I also would be very interested as to what or where exactly in scriptures has led you to this statement.
    “The church is a place where God and man are joined, heaven and earth meet — meaning the church, as temple, is a place of worship.”
    The concept that I see within this statement is that the church is something different than Christians. Each individual Christian is a Temple and a place of worship. Church is nothing more than an assembly of Christian Temples. Each individual Christian is fully empowered to all worship. There is nothing that is performed within an assembly that is greater or higher worship than any individual is capable to perform. We can easily see how in the OT there was a definite place with specific duties to be performed by designated individuals, and all God’s people were commanded to attend, but there was no hierarchy placed into structure in Christs instructions for his followers. To call what is done as Christians assemble together (worship) is to distort the concept from being performed in our individual lives to a designated place and time, that was never displayed in NT. But, someone will bring attention to The Lords Supper, calling that a worship. But, that was not instituted to be a worship to God or Christ, it was instituted for a memory exercise for Christians. Church is only on a pedestal because Christians are the nucleolus. Most of our world including non-Christians hold a greater value upon the idea or organization church than they do upon mankind being followers of Christ called Christians.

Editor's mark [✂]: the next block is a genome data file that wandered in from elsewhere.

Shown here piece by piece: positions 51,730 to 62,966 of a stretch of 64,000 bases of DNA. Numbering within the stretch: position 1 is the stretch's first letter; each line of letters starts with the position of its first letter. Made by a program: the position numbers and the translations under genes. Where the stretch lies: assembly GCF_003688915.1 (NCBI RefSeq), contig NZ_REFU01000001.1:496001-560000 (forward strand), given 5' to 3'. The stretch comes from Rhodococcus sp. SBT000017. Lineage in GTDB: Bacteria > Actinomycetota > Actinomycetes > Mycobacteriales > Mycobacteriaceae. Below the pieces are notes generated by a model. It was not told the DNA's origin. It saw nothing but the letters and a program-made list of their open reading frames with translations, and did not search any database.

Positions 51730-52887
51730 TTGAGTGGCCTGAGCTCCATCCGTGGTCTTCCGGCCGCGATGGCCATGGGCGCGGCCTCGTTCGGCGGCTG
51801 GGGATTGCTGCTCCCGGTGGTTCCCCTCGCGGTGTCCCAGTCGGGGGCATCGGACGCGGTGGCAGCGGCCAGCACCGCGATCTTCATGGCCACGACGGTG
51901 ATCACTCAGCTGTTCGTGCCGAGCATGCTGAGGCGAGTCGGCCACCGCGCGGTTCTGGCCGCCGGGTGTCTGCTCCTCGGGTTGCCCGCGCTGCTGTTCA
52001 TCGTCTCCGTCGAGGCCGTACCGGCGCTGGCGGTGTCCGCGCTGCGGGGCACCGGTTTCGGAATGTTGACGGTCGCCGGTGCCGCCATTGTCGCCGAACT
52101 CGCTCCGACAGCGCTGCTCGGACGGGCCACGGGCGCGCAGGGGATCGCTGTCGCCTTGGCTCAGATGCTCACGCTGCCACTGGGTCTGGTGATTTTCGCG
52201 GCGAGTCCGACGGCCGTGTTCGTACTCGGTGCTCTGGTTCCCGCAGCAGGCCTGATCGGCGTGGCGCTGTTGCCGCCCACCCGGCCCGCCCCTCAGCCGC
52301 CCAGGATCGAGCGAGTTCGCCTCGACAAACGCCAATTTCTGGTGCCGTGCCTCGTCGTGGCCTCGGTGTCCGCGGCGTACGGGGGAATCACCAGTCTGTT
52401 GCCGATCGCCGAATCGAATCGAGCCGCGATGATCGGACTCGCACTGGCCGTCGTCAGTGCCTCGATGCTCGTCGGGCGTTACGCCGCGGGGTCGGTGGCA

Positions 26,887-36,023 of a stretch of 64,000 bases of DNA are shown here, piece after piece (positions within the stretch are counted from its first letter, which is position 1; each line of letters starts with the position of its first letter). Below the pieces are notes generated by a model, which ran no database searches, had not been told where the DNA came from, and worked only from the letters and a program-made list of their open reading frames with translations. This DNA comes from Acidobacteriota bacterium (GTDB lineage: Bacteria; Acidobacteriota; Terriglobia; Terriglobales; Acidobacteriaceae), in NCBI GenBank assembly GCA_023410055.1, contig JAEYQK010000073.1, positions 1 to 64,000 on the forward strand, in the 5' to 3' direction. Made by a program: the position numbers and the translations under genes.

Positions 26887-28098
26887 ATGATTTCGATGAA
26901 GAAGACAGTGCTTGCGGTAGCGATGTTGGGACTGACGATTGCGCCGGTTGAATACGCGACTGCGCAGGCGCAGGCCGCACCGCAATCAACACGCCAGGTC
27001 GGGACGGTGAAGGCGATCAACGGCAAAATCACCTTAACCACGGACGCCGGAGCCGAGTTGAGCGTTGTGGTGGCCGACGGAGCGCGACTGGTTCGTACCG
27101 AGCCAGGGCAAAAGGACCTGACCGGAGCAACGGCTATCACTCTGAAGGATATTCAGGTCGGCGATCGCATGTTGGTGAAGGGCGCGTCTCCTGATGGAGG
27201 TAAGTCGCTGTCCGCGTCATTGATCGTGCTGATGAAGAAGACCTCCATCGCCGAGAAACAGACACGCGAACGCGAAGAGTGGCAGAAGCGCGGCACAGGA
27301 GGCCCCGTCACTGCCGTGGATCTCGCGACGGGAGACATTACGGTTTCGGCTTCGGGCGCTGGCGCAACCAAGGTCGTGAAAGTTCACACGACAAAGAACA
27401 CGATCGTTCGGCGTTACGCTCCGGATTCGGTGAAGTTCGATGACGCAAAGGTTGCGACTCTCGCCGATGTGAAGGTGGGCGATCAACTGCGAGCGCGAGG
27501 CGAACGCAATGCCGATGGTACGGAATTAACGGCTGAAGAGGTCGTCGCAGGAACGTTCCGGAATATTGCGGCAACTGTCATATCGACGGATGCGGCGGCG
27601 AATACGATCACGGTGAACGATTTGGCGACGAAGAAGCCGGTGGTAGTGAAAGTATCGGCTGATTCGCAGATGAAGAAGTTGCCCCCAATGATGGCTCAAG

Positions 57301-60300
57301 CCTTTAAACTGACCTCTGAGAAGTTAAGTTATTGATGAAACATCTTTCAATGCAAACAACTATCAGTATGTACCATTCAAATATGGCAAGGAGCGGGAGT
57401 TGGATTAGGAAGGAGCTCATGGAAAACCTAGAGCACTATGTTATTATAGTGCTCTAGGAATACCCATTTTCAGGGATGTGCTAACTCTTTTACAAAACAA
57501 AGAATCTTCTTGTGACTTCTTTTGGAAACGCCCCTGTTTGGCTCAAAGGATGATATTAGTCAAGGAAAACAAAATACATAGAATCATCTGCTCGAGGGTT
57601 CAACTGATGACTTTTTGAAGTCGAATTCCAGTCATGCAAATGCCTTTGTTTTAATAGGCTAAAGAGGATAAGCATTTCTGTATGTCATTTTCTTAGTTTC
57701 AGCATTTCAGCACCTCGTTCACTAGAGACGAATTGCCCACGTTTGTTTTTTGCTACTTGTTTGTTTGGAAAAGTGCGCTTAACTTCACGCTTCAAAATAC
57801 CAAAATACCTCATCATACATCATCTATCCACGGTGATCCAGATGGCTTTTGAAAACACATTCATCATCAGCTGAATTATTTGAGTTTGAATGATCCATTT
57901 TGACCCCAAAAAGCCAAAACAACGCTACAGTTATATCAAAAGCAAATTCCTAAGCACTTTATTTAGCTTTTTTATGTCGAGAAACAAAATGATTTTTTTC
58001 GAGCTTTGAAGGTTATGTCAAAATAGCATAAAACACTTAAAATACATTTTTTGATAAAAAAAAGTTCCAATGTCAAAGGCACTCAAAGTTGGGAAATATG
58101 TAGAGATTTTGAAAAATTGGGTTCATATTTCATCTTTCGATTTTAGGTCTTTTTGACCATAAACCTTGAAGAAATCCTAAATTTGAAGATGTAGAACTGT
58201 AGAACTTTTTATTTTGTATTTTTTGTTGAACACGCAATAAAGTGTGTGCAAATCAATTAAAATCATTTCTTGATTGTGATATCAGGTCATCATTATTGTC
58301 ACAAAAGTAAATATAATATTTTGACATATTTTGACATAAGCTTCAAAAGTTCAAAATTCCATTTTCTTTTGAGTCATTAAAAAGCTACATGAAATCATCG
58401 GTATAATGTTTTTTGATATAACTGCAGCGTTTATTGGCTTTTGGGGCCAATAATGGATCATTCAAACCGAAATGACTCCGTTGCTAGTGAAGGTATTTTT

I believe that humanism is blinding many so as to not be able to have a vision into the future.

  10. Monty says:

    Hebrews says Abel offered a “better” sacrifice. The scripture plays up the difference in the sacrifices. There was something in the offering of the sacrifice from Cain that God didn’t approve. God didn’t say you are wicked, that’s why I rejected your sacrifice. He told Cain, “If you do what is right,will you not be accepted?” Now that certainly has a double meaning. Living wrong plus the wrong sacrifice won’t get you anywhere with God, neither will living wrong and offering a pleasing sacrifice, and neither will disobeying a direct command (if because of being jealous of a brother) as it shows a condition of the heart. In other words, if Cain had offered a lamb it appears to me his sacrifice would have been equally accepted.